In Dhaka, Bangladesh, this week, 50 children held torches alight, “beacons of life” to mark the four-year anniversary of the Rana Plaza building collapse that killed 1,130 garment workers—including their parents. Together with the National Garment Workers Federation (NGWF), which sponsored the event, the orphaned children prayed for their parents and stood vigil outside the Dhaka Press Club as union leaders vowed to never compromise when it comes to worker safety.
The Rana Plaza building, which housed five garment factories, collapsed April 24, 2013. Although the workers, mostly women, were evacuated because of cracks in the building the day before, managers forced workers into the building the next day, threatening their jobs if they failed to do so. Some 2,500 garment workers were injured—many of them losing limbs, and many more severely traumatized.
“If there was a union at Rana Plaza, (the collapse) may not have happened,” says Mohammad Ronju, a long-time organizer with the Bangladesh Independent Garment Workers Union Federation (BIGUF).
Garment Workers Empowered through Solidarity Center Safety Training
On World Day for Safety and Health at Work, as workers across the globe remember the dead and vow to fight for the living, a new Solidarity Center video highlights how Bangladesh garment workers are forming unions at considerable risk and negotiating for safer workplaces, better working conditions and dignity and respect on the job.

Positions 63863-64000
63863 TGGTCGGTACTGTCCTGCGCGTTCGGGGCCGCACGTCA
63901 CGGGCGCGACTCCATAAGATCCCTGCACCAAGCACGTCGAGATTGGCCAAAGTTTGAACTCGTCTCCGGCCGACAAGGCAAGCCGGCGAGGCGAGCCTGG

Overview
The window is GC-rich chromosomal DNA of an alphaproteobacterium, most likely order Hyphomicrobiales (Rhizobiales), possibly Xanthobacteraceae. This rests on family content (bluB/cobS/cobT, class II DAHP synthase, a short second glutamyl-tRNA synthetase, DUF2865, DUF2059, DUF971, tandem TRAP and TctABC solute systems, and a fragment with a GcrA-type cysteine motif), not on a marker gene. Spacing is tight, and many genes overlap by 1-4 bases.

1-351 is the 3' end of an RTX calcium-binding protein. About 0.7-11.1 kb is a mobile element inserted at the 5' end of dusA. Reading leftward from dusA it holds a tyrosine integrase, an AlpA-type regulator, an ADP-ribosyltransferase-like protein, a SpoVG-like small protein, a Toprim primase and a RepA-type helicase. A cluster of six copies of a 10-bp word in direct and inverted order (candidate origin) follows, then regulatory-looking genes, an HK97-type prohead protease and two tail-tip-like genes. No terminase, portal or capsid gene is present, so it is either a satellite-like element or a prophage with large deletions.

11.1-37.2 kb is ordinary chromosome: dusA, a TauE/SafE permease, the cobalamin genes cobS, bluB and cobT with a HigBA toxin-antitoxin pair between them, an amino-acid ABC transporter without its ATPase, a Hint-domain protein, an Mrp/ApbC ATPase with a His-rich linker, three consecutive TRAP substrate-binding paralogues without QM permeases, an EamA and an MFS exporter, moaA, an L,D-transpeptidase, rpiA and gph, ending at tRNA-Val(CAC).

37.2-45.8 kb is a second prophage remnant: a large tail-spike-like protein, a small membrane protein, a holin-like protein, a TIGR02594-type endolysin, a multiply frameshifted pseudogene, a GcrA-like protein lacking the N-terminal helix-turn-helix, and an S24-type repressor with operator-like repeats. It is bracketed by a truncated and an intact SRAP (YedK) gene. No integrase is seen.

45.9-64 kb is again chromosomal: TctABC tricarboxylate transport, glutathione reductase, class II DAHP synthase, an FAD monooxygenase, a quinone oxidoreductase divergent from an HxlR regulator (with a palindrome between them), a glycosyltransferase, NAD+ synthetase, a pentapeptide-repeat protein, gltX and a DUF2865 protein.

And many are doing so with the support of the Solidarity Center, which provides workers with the tools they need to improve their working and living conditions through a collective voice so that tragedies like Rana Plaza and the Tazreen Fashions factory fire never happen again. For instance, through Solidarity Center fire safety training, garment workers learn how to protect themselves and their workplaces, and advocate for safety and health improvements.
“After we completed 10 days of (fire safety) training, we could identify the risks around us,” union leader Saiful Islam says in the video. Following the training, Saiful and his co-workers talked with management and, ultimately, fire doors were installed and the building underwent fire and safety checks.
“We are able to talk to management about our different demands,” he says. “If there were no union, all these things would not be possible. A union is here, so these things are possible.”